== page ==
Very few people have heard of this tournament. However, conveying the message together is something that brings people together. For example, if you have a chance to play for the number one goal, which is to end poverty, many people join the team, because they want to contribute one way or another to eradicating it from the planet.
The Global Goals World Cup is a blend of creativity, unity and Ubuntu spirit [ndlr: Ubuntu es un concepto africano según el cual somos lo que somos gracias a las personas que nos rodean, y también engloba la percepción de la influencia que ejercen los demás sobre nosotros]. The only rule to keep in mind is that only non-professional soccer players can participate.
This tournament piqued my interest as it targets popular football and tries to raise awareness in communities, as well as talented girls who have never played before. It also targets women who want to fight disease through football, coaches, players and players who have already stopped working but who, thanks to their experience, still have an impact on their community.
Any individual in society should try to implement these ambitious goals. That’s why women of all ages come to this all-day event: they celebrate International Women’s Day while simultaneously practicing the sport they love, interacting with others and having a good time.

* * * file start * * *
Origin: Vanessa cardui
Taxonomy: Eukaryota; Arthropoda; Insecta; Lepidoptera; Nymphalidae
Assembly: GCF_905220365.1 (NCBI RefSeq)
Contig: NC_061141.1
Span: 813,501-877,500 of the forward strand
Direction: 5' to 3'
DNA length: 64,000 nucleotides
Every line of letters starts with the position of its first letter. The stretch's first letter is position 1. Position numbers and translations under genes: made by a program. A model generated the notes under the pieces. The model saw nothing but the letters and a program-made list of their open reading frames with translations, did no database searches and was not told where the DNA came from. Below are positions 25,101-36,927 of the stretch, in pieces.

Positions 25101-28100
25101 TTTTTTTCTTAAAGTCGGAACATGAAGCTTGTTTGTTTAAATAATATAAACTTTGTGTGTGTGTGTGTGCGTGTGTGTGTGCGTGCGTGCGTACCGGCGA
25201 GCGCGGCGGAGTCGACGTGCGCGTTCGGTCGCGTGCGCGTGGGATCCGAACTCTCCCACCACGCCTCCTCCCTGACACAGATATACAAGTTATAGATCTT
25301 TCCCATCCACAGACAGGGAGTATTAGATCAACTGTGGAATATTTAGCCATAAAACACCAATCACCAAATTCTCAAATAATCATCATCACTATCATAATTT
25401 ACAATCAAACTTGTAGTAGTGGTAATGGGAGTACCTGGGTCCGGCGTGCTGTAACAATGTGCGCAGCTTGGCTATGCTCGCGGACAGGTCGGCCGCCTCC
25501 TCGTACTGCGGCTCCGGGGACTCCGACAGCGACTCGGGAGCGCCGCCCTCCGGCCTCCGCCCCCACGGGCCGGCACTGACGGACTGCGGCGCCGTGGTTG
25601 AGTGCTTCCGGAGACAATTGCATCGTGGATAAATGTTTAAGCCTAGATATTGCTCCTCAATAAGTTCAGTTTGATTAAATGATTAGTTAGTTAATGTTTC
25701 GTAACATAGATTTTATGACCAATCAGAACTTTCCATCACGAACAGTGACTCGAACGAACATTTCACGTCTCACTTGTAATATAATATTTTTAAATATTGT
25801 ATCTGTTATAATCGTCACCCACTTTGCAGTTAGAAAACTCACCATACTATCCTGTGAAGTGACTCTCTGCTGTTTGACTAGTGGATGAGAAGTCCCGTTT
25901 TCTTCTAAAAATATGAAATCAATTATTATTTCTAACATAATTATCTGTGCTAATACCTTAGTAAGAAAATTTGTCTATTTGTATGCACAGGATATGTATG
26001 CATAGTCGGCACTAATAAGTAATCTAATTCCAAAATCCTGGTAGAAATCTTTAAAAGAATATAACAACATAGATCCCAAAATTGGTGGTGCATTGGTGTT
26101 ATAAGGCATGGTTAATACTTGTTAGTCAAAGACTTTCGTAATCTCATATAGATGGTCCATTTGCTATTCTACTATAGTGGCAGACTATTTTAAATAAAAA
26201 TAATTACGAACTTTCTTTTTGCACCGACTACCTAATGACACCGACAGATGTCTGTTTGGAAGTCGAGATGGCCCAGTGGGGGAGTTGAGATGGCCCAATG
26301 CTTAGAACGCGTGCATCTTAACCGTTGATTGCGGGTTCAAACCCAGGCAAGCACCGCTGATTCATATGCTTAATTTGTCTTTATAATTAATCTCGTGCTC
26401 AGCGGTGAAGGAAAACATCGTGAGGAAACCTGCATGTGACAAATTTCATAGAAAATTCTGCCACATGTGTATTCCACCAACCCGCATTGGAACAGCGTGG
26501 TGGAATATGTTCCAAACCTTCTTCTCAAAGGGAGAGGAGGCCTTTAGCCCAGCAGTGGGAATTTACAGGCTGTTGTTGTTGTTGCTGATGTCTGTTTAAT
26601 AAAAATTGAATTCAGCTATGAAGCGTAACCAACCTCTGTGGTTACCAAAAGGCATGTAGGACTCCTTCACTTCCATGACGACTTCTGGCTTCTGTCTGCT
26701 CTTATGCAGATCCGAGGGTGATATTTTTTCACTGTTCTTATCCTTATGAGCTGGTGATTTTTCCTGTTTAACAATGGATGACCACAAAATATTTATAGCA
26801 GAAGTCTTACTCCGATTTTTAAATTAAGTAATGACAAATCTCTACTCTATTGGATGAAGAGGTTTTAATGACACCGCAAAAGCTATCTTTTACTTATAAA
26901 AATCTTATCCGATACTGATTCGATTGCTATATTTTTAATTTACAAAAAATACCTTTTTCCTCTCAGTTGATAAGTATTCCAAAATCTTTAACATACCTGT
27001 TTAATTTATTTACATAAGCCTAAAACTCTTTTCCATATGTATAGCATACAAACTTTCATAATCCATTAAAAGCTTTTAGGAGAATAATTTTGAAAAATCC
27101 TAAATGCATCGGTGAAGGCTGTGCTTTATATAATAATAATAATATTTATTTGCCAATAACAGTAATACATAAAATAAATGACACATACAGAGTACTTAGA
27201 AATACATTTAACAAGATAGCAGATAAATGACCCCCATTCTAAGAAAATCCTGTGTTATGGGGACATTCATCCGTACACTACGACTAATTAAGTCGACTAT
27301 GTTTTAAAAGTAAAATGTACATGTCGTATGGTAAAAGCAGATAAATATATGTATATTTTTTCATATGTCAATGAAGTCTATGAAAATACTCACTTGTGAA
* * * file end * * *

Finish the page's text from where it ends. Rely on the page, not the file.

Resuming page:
When I arrived in Uganda, in my first tournament, a team of grandmothers faced a friendly match against young, energetic women from the Ugandan Football Association. They were up to the task, and I have to admit, the atmosphere was great. From the fans who encouraged them to the football they played. It is impossible not to love them.
“These global goals are for all women. We need women who are able to mobilize the world to achieve them. We knew we had to do it through football. I developed confidence thanks to working with different people from different countries. There is no better tool than that.” McCain told me. Gilmartin, the founder of the tournament, is in the world… Life is more than confidence.
Magda Nantanda, the former Ugandan coach of She Cranes, was happy with the tournament: “The effect is amazing, because it makes women from all walks of life see that they can play football. I grew up in a society where football was only for men, not for women. Nantanda says.
“This event will make women have a good time. It will also encourage their families and children to play sports. Today, sport can help them develop in many aspects, find work, continue training and integrate more. I want to bring in women who have always felt this passion, but they are They never played. It will be their day. “